# Why finger 4 on G-sharp, finger 5 on Fx=G in Moonlight Sonata mvmt. 3?

This is the Casella edition of Beethoven's "Moonlight" Sonata (Op. 27, No. 2) from IMSLP, and the text recommends fingering 1-4(G#4-G#5) and 1-5(A4-F##5), since G# is farther than F##(G), wouldn't it be simpler to use finger 5 for G# and finger 4 for F##?

What is the logical reasoning behind this choice?

The reason I would use a fingering like this is to place the longer finger (4) on the black key (G♯) — the leading edge of which is further away from the body than those of the white keys — and let the shorter finger (5) handle the white key (Fx = G). This has the advantage of allowing my hand to relax (contract) a bit on the A-Fx pair rather than leaving it open for the entire passage.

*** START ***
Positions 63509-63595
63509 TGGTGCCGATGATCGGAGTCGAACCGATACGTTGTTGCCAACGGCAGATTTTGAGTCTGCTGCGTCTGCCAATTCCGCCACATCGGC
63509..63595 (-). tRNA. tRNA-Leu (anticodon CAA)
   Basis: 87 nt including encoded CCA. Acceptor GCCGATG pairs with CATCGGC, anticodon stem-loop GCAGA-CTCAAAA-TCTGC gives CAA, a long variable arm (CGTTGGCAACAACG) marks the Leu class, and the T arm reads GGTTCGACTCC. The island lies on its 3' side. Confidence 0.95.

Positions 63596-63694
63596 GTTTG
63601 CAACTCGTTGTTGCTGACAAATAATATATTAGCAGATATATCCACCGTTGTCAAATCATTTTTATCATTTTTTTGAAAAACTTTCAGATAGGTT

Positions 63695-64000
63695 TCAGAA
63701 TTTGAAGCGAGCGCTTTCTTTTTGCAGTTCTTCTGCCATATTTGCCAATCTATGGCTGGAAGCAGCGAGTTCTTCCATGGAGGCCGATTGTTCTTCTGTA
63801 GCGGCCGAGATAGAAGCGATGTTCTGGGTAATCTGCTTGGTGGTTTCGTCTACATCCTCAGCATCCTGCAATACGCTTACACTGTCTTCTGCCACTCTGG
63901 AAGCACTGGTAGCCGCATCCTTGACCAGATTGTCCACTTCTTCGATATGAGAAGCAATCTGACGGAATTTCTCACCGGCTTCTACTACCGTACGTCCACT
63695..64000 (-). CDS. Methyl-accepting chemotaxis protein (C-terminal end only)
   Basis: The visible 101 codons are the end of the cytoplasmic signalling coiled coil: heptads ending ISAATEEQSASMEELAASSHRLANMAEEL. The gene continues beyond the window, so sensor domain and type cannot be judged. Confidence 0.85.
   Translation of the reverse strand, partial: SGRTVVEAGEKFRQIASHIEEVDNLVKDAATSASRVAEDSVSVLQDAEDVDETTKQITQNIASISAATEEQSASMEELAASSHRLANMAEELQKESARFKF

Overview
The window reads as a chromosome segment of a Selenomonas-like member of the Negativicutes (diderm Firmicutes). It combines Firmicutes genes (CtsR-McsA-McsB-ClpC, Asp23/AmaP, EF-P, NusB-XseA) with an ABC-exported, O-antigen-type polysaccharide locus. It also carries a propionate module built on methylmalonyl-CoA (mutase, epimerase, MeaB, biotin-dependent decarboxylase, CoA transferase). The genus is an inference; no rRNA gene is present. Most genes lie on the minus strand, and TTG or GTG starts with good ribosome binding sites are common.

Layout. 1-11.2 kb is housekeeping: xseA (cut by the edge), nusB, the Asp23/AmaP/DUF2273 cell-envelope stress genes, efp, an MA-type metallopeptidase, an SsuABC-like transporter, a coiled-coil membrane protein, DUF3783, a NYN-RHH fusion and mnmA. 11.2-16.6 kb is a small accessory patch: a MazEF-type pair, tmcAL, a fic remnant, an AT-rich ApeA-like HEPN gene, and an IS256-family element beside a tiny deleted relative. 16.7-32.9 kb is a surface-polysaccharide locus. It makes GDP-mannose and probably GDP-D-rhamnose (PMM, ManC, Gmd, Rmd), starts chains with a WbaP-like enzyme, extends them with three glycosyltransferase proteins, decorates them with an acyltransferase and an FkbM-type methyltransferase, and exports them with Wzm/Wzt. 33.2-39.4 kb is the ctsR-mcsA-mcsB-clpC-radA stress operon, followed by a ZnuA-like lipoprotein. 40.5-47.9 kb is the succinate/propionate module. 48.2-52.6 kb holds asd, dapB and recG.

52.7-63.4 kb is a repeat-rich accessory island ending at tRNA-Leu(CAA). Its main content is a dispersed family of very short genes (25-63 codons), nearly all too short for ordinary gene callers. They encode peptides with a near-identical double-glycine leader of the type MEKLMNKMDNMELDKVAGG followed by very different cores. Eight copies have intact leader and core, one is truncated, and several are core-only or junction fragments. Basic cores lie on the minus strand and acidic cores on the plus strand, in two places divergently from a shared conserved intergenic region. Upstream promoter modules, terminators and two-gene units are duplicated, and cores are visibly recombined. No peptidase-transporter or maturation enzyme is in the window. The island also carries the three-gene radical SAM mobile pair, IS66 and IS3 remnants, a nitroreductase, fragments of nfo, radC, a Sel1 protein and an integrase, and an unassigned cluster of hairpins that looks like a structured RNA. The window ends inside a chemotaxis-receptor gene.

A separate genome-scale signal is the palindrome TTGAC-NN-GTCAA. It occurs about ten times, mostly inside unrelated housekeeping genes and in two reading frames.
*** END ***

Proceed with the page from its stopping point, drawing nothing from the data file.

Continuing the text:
When I place finger 5 on G♯, finger 4 lies across F♯ and far toward the fall board. To maintain this hand position, I have to hook or curl finger 4 around the F♯, play on the narrowest part of the G, and also play where I have the least leverage on the key.

To adjust for that problem, I have to pull my hand back a fair distance, adding extra movement at a time I'm trying to play very quickly.

By using finger 4 on G♯, I can move finger 5 to G with much less overall hand movement. It does require curling finger 5, which is not ideal, but is okay here since it's for such a brief time.

Notice the hand position below compared to the corresponding hand position above. In particular, notice how much further the thumb travels in the first set of photos than in the second. That more dramatic movement (first photo pair) slows down the passage and is also less accurate.

• I think you got the more specific question title backward. I've corrected it, but I'm a little spacy today so I'm calling it to your attention in case I am confused. Commented Apr 16, 2021 at 14:26
• @phoog It seems you're at least less spacey than I. Thanks for the correction. Commented Apr 16, 2021 at 15:00